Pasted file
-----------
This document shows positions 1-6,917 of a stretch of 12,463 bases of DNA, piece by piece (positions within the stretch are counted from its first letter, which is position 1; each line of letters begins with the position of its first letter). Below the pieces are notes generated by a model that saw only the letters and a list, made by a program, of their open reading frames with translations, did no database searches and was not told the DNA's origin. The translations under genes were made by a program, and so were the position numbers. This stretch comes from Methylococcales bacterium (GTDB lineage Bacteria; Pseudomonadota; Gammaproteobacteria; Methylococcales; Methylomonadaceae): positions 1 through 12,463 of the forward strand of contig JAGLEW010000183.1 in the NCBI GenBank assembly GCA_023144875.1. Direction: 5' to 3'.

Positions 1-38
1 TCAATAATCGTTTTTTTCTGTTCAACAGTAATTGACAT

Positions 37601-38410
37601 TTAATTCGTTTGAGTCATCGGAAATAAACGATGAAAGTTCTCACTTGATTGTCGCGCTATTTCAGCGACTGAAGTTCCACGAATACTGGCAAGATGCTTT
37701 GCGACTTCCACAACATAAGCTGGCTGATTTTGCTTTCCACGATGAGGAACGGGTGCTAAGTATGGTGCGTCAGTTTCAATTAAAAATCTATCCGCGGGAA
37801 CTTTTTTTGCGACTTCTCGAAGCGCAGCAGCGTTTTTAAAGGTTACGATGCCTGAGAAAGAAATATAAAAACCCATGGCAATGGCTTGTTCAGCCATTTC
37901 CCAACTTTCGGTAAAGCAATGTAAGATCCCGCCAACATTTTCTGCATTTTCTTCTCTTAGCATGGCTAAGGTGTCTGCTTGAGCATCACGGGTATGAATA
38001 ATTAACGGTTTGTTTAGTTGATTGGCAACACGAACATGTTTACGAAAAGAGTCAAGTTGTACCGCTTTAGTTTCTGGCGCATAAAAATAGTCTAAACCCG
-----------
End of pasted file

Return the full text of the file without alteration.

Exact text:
This document shows positions 1-6,917 of a stretch of 12,463 bases of DNA, piece by piece (positions within the stretch are counted from its first letter, which is position 1; each line of letters begins with the position of its first letter). Below the pieces are notes generated by a model that saw only the letters and a list, made by a program, of their open reading frames with translations, did no database searches and was not told the DNA's origin. The translations under genes were made by a program, and so were the position numbers. This stretch comes from Methylococcales bacterium (GTDB lineage Bacteria; Pseudomonadota; Gammaproteobacteria; Methylococcales; Methylomonadaceae): positions 1 through 12,463 of the forward strand of contig JAGLEW010000183.1 in the NCBI GenBank assembly GCA_023144875.1. Direction: 5' to 3'.

Positions 1-38
1 TCAATAATCGTTTTTTTCTGTTCAACAGTAATTGACAT

Positions 37601-38410
37601 TTAATTCGTTTGAGTCATCGGAAATAAACGATGAAAGTTCTCACTTGATTGTCGCGCTATTTCAGCGACTGAAGTTCCACGAATACTGGCAAGATGCTTT
37701 GCGACTTCCACAACATAAGCTGGCTGATTTTGCTTTCCACGATGAGGAACGGGTGCTAAGTATGGTGCGTCAGTTTCAATTAAAAATCTATCCGCGGGAA
37801 CTTTTTTTGCGACTTCTCGAAGCGCAGCAGCGTTTTTAAAGGTTACGATGCCTGAGAAAGAAATATAAAAACCCATGGCAATGGCTTGTTCAGCCATTTC
37901 CCAACTTTCGGTAAAGCAATGTAAGATCCCGCCAACATTTTCTGCATTTTCTTCTCTTAGCATGGCTAAGGTGTCTGCTTGAGCATCACGGGTATGAATA
38001 ATTAACGGTTTGTTTAGTTGATTGGCAACACGAACATGTTTACGAAAAGAGTCAAGTTGTACCGCTTTAGTTTCTGGCGCATAAAAATAGTCTAAACCCG